Page 0141

REGIONAL INITIATIVES

140 CANCER CONTROL 2014

‰ If accompanied by an attendant, the concession was

reduced to 50% for both the patient and the attendant -

issued as a combined ticket.

‰ The concession was offered to cancer patients travelling

for admission to hospitals or institutes or after discharge

from these institutions.

‰ In 1961, the concession was extended to outward and

return journeys i.e., the outward journey for admission to

the cancer hospital or institute or in connection with reexaminations

or periodical check-ups and the return

journey after discharge.

Since its inception the concession for cancer patients has

evolved in the following manner:

Year Concession

1969 A 75% concession was allowed on second

class mail and express trains.

1981 The same concession was extended to

both first class and second class.

1986 After the introduction of sleeper class, the

same concession was allowed for this.

2003 The same concession was extended to

3AC and AC CC and 50% concessions

were offered for 2A and 1A classes.

Present policy

At present cancer patients are eligible for 100% concession in

AC 3 tier/sleeper; a 75% concession on second class, AC Chair

Car; and a 50% concession in AC 2 tier and AC first class.

These are allowed on the basic fares of mail and express trains.

The escorts of cancer patients are also eligible for a 75%

concession in second class, sleeper, AC Chair Car, AC-3-tier

and a 50% concession AC 2 tier and AC first class. They are

allowed only on basic fares for mail and express trains.

The procedure for obtaining cancer patient concessions

Concessional tickets are issued on production of a certificate

from the head of a cancer hospital or institute where the

patient is being treated. Outward journey concessions are

issued from the station where the patient boards to the

hospital where they are being treated. The return journey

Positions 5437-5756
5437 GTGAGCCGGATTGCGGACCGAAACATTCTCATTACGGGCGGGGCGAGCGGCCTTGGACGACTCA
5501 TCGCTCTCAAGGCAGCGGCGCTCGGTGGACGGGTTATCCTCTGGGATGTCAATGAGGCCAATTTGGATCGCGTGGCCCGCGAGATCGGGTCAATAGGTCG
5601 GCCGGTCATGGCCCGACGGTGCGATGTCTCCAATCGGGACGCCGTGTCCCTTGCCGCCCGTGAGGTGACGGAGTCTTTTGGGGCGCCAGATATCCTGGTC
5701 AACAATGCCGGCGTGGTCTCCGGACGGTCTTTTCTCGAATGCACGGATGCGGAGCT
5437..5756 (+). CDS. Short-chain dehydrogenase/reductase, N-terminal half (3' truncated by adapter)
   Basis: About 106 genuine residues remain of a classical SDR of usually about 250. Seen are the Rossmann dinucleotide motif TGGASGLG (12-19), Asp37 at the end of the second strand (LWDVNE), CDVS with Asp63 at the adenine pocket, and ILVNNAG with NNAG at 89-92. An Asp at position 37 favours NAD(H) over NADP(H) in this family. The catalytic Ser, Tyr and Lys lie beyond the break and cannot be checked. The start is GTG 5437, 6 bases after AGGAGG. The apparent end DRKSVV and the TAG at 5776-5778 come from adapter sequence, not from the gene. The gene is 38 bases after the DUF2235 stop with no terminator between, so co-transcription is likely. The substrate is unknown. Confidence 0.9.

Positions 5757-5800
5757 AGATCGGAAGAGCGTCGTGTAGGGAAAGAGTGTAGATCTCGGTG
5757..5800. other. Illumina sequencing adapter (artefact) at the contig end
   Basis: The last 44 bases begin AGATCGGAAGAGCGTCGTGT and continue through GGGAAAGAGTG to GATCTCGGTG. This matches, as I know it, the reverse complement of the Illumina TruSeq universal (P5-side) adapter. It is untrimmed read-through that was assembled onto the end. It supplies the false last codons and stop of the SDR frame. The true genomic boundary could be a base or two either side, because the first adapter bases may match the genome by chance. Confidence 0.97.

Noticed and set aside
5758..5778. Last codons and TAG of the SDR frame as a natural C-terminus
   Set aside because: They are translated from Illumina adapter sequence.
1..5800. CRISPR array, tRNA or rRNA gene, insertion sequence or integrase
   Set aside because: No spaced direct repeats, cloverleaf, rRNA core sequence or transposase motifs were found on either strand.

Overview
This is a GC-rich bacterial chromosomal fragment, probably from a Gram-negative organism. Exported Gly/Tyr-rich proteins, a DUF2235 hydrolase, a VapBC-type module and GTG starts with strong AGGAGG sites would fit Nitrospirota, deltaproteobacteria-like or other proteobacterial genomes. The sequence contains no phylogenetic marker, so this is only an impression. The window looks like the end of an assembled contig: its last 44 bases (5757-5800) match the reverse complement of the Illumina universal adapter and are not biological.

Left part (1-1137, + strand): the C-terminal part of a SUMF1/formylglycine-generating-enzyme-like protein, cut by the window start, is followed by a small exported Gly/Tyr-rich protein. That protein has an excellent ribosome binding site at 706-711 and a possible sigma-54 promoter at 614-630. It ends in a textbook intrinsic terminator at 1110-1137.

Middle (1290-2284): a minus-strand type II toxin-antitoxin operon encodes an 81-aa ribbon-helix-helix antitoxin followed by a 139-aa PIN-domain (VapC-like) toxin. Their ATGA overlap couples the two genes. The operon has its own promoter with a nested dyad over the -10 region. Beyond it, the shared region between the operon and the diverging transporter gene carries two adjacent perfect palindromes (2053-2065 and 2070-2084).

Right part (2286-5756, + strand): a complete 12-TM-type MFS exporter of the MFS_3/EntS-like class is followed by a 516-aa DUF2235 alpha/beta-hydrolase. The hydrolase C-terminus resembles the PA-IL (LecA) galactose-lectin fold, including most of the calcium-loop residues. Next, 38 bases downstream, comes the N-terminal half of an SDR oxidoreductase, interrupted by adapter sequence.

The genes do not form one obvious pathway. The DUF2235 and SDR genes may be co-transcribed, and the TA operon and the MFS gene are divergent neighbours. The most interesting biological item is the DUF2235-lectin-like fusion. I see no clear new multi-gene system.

concessions are issued from the treatment/checkup/discharge

centre to the patient's place of residence.

A large number of cancer patients have been using this

facility. During 2012-13 approximately 1.5 million passengers

have used the concession; of which 900,000 passengers have

reserved tickets and nearly 600,000 passengers used unreserved

tickets. The total monetary value of concessions

given to cancer patients in 2012-13 was approximately US$

5.88 million (Rs 375 million).

Facilitating travel with reserved seating

Apart from the support given in the form of fare concessions,

Indian Railways also facilitates the travel of cancer patients by

providing a special quota of reserved seats. Such quota is

earmarked on approximately 150 mail and express trains

covering the major metros where the hospitals and institutes

for specialized treatment are located. In addition, cancer

patients who use the concessions are also given limited direct

access and preference in the allotment of an emergency quota

of seats which helps travel at very short notice. Therefore, to

some extent, cancer patients are given adequate priority over

the other categories of traveller including those travelling on

duty, senior officials, etc.

The figures cited above are impressive and encourage

further research. It would be interesting to know how many

other countries (high, middle or low income) are operating

similar concessionary fare programmes for cancer patients

and their carers. Even more importantly, what evidence there

is that providing cheaper or free travel for patients leads to

any or all of the following outcomes: downstaging at the point

of diagnosis; increased attendance and adherence to

treatment protocols; improved availability for follow-up and

improved survival rates? Cancer Control would be interested in

receiving summaries of these data from major treatment

hospitals in India whose patients are known to have benefited

from these concessionary fares. l

Sh Rajender Kataria is an officer with India's Administrative

Service. He has served in various capacities in State and Union

Governments including as Assistant Commissioner and SubDivisional Magistrate,

Joint Commissioner of Commercial Taxes,

Chief Executive Officer, Zila Parishad, and Deputy Commissionercum-District Magistrate.

He has also served as the Administrator

of two famous Temples - Mata Mansa Devi, Panchkula and Shri

Mata Sheetla Devi, Gurgaon, as well as Chief Administrator of

Haryana Urban Development Authority, Private Secretary and

Chief Staff Officer to Union Ministers of Labour and Employment,

Railways and Social Justice and Empowerment.

Mark Lodge became involved in evidence-based research as a

young member of the General Practice Research Group at the

Department of Public Health and Primary Care, University of

Oxford. In 1993 he joined the embryonic Cochrane

Collaboration, working as the Trials Register Co-ordinator. Mark

joined the INCTR as its Director for Programme Development

and is now the Executive Director of the UK Office with

responsibility for the Network's Evidence Base Programme. Mark

Lodge is an Associate Fellow, Particle Therapy Research Institute,

University of Oxford.

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